[η] = KMa

A Typical Universal Calibration curve and viscosity law plot for a series of polystyrene standards.


The Polymer Handbook contains many K and alpha values for a variety of different polymer/solvent combinations. One can input these empirical constants into many of the commercial GPC software packages available today, and obtain "absolute", or accurate molecular weights for many polymers. One must be sure that the values in the handbook are accurate for the polymer to be analyzed, or errors will occur.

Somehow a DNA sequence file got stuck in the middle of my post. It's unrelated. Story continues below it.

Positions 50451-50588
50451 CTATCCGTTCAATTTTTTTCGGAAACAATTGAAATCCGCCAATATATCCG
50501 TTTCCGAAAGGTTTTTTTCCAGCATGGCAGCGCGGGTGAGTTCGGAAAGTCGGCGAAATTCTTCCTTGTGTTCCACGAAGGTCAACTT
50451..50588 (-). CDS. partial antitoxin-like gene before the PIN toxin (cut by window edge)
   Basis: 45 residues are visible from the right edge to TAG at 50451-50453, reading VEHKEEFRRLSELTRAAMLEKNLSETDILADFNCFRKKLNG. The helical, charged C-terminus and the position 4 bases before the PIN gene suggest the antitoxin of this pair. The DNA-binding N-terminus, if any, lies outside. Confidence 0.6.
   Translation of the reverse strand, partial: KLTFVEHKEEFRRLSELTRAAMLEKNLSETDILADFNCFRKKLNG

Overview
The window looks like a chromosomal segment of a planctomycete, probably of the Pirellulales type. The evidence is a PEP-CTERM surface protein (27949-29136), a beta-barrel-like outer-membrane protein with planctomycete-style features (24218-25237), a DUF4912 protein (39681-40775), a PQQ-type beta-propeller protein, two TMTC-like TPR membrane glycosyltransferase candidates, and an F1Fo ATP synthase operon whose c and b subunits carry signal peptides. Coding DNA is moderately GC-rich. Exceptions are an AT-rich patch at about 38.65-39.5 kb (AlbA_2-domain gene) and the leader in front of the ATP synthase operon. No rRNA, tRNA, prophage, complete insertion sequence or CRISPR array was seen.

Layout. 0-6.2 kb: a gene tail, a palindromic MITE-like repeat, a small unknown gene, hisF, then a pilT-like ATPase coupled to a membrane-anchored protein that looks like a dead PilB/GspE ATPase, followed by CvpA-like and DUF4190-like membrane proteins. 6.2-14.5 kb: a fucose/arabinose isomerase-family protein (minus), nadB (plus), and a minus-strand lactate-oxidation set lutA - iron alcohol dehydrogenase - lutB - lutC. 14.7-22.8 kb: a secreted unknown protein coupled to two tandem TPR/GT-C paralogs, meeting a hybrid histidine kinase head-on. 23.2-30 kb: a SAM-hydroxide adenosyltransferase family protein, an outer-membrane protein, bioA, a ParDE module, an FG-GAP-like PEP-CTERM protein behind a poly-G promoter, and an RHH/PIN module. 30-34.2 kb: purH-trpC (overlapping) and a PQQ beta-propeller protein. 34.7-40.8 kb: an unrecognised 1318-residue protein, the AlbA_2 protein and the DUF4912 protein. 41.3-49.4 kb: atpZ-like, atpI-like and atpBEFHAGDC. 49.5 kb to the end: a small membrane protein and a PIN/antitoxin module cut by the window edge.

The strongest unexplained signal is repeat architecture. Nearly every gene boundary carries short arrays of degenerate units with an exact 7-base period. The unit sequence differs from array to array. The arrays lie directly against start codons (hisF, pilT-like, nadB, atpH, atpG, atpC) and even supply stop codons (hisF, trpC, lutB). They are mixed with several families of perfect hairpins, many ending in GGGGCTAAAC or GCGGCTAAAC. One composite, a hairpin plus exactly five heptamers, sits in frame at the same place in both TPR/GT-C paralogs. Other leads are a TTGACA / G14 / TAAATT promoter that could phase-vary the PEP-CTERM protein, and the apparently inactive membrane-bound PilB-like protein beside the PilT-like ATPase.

Today, we can use an on-line viscometer detector, along with the differential refractive index (dRI) detector, to directly obtain the molecular weight of each slice. The dRI is the concentration (C) detector, and the viscometer detector gives us the product of intrinsic viscosity and concentration ([η]C). Dividing the viscometer signal by the dRI signal gives us the intrinsic viscosity [n i] of each slice across the polymer peak. We now know both the intrinsic viscosity and, of course, the retention time (or volume) of each slice, so we can go back to the Universal Calibration curve and obtain the molecular weight of each slice, Mi. This Universal Calibration concept has wide applicability, especially for random coil type polymers, which represents the majority of polymers being analyzed today. Other polymer conformations, such as rods, spheres, or globular shaped (such as proteins) may not behave the Universal concepts. There can be no interaction of the polymer and the eluent or column packing material for Universal Calibration to work.